The NBAA has posted a statement on its site regarding psychical and mental fitness and its importance in properly undertaking duties as pilot and crew.
Fitness for duty is an important consideration for all individuals serving in a safety-sensitive role in business aviation. This includes ensuring that employees are mentally and emotionally able to perform their roles responsibly, as well as in good physical health.
Stress due to family matters, finances or other factors may significantly affect a person’s job performance despite their best efforts to work through those issues, noted NBAA Safety Committee Chair David Ryan.
“It’s everyone’s responsibility to identify when someone may not be on their game a particular day,” he said. “That’s not only because of business or safety concerns, of course, we should also care about the well-being of those we work with.”
Maintaining that commitment is especially important for larger operations, he added, where it may be more challenging for managers to regularly interact with individual team members.
“A person owes it to the rest of their team to engage with someone they see who may be having problems and, all else being equal, bring that situation to the attention of their supervisor or operations director,” Ryan said. “It might mitigate a potentially dangerous situation.”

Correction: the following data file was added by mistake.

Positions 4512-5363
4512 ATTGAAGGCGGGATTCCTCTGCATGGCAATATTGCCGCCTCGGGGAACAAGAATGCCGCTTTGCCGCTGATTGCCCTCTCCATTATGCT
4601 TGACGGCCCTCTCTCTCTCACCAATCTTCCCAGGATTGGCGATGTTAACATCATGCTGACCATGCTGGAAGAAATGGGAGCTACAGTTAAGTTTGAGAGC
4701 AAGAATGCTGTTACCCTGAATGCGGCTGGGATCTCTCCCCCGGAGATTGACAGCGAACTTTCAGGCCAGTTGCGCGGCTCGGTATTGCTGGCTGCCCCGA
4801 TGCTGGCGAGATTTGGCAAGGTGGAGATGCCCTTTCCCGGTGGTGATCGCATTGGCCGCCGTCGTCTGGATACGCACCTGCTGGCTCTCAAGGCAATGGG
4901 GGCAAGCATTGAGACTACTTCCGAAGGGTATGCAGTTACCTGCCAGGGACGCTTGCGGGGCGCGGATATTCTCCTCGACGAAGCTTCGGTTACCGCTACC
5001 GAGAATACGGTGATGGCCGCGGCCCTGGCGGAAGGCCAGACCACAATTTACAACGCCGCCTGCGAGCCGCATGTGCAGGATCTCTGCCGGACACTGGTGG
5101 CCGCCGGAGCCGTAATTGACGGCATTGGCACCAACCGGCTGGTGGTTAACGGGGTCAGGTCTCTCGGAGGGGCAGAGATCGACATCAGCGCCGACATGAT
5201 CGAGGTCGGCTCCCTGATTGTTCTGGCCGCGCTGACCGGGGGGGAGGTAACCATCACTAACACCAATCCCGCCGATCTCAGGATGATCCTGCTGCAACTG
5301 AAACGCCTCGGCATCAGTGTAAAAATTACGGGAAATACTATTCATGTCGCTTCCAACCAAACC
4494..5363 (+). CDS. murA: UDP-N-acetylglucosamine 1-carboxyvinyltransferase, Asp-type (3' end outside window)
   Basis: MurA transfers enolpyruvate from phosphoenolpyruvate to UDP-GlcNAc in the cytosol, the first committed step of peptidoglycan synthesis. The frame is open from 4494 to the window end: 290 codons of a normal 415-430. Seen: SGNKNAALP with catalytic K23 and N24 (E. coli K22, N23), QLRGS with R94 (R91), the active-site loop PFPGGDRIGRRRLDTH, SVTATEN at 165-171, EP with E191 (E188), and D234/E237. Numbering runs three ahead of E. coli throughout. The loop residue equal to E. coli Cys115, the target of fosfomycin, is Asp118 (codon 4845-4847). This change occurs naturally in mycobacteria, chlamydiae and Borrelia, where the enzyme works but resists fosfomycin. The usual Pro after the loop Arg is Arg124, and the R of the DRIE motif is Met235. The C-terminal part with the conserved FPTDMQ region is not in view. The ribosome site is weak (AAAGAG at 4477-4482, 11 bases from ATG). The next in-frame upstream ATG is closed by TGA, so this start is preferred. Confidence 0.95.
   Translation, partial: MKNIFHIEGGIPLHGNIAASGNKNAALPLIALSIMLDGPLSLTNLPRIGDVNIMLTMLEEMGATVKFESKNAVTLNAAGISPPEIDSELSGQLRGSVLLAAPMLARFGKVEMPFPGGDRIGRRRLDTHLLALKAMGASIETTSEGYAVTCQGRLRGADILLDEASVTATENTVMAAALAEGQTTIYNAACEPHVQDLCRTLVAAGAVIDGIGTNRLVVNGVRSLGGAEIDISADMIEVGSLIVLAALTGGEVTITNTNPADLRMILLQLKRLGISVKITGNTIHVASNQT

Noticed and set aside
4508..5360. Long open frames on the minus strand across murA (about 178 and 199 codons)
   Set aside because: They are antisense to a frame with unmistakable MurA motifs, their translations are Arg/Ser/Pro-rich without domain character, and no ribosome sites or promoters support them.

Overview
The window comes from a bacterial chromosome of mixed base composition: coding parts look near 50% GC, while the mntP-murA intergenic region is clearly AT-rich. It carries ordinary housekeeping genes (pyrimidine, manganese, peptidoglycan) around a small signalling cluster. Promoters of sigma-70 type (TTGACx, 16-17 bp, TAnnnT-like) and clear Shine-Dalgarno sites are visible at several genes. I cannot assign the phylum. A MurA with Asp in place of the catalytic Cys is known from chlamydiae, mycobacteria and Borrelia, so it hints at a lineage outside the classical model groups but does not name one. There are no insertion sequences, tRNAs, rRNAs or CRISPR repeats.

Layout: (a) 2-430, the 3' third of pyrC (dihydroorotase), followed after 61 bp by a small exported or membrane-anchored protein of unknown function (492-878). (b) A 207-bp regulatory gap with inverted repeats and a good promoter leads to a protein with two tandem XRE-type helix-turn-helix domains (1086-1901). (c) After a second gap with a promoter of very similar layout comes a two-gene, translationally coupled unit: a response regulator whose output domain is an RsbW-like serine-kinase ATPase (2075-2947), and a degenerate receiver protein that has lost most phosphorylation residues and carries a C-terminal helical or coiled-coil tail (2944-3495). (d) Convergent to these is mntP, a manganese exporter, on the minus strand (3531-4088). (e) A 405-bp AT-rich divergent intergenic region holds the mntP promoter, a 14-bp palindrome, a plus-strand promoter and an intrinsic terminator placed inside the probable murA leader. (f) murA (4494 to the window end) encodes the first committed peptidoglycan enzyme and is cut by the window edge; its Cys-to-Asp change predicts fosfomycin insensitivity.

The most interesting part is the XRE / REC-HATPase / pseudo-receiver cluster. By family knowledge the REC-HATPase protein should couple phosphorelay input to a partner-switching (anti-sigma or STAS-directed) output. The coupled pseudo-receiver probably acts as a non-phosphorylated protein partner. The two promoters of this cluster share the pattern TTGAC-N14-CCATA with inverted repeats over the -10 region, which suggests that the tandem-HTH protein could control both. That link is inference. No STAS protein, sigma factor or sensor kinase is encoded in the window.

The NBAA Safety Committee has identified fitness for duty, across all aspects, as one of its Foundations for Safety. The committee also developed recently a Fitness for Duty Policy template for business aviation organizations to adopt as part of their own best practices for operational safety.
“We have committed [our company] to employee fitness for duty, by providing adequate rest opportunities between duty periods, the opportunity for team members to report fitness issues via a positive and confidential process, and encouragement for employees to seek treatment for substance abuse or any physical and mental health issues that they might face,” the template states.
Ryan noted that many business aviation organizations have adopted “just culture” models in which managers, supervisors and an individual’s coworkers may address such concerns without fear of punitive action being taken against those who find themselves unable to perform their duties.
“We must all be our brothers’ or sisters’ keeper,” he concluded. “We operate in an environment where our mistakes may not happen on the ground at zero airspeed, so it’s vital that a business aviation employee feel secure in stating, ‘I need to tap out today,’ and not fear recrimination for making the responsible decision.”